HomeWinBuzzer NewsMicrosoft Security: Hackers Could Target Forgotten Open Source Server to Breach Systems

Microsoft Security: Hackers Could Target Forgotten Open Source Server to Breach Systems

Microsoft Threat Intelligence Center is warning the abandoned OSS Boa server could have vulnerabilities that attackers can exploit.


Threat Intelligence Center (MSTIC) is warning users about a unique threat that also serves as a caution about open source software (OSS) security over the long term. In a blog post, MSTIC says it has been investigating a report from security firm Recorded Future since April 2022.

That report rose an alarm over a “likely Chinese state-sponsored” attack that has been hitting the energy sector in India for two years.

Microsoft Threat Intelligence Center says it found related activity during October 2022 and this is a “vulnerable component on all the IP addresses published as IOCs” and there is evidence of a “supply chain risk that may affect millions of organizations and devices.”

“We assessed the vulnerable component to be the Boa web server, which is often used to access settings and management consoles and sign-in screens in devices. Despite being discontinued in 2005, the Boa web server continues to be implemented by different vendors across a variety of IoT devices and popular kits (SDKs). Without developers managing the Boa web server, its known vulnerabilities could allow attackers to silently gain access to networks by collecting information from files,” Microsoft says.

Boa is an open source software web server that has been abandoned since 2005. Despite not being in use since 2005, it is still included on IoT devices and software development kits (SDKs) to this day.

“Microsoft assesses that Boa servers were running on the IP addresses on the list of IOCs published by Recorded Future at the time of the report's release and that the electrical grid attack targeted exposed IoT devices running Boa,” Microsoft says. 


Because Boa is unsupported but still alive and in use, it could have many vulnerabilities. MSTIC points out that threat actors could use these flaws to create attacks. Vulnerabilities in place since Boa was abandoned could be exploited to allow hackers to access networks by taking info from the server's files.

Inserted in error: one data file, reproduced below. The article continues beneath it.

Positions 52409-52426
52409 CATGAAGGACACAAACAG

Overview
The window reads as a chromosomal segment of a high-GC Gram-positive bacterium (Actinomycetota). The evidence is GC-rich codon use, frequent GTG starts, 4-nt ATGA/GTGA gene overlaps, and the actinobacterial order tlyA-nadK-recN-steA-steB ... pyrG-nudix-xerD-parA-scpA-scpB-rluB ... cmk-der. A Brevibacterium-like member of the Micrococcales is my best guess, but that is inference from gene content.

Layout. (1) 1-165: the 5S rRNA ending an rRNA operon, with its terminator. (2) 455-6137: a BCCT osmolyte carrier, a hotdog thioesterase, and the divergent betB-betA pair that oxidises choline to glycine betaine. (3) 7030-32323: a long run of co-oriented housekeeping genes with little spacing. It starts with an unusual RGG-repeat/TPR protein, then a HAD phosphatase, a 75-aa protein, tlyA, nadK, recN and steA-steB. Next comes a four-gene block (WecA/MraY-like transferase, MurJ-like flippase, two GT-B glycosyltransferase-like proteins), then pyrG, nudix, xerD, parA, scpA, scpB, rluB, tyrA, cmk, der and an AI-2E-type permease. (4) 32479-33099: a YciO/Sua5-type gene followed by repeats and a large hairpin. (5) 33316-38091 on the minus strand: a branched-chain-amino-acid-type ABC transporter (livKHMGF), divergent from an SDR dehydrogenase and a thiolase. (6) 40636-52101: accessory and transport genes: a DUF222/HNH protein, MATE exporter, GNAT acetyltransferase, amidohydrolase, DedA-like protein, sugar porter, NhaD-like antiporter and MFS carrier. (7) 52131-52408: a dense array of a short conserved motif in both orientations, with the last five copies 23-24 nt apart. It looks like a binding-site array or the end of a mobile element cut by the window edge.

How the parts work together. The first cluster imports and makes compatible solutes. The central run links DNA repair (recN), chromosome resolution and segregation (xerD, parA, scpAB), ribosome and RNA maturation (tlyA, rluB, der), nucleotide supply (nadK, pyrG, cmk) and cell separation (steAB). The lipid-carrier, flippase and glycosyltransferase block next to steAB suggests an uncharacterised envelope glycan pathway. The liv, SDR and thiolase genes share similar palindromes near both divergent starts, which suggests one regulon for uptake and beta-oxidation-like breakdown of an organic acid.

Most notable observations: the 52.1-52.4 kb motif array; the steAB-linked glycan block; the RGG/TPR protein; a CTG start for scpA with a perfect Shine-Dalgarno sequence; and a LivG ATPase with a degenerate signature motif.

This means an attacker could enter a victim system silently by using information obtained from Boa.

“While patches for the RealTek SDK vulnerabilities are available, some vendors may not have included them in their device firmware updates, and the updates do not include patches for Boa vulnerabilities. Boa servers are affected by several known vulnerabilities, including arbitrary file access (CVE-2017-9833) and information disclosure (CVE-2021-33558),” Microsoft adds. 

“These vulnerabilities may allow attackers to execute code remotely after gaining device access by reading the “passwd” file from the device or accessing sensitive URIs in the web server to extract a user's credentials. Moreover, these vulnerabilities require no authentication to exploit, making them attractive targets.”

Tip of the day: File History is a Windows back up feature that saves each version of files in the Documents, Pictures, Videos, Desktop, and Offline OneDrive folders. Though its name implies a primary focus on version control, you can actually use it as a fully-fledged backup tool for your important documents.

Luke Jones
Luke Jones
Luke has been writing about all things tech for more than five years. He is following Microsoft closely to bring you the latest news about Windows, Office, Azure, Skype, HoloLens and all the rest of their products.

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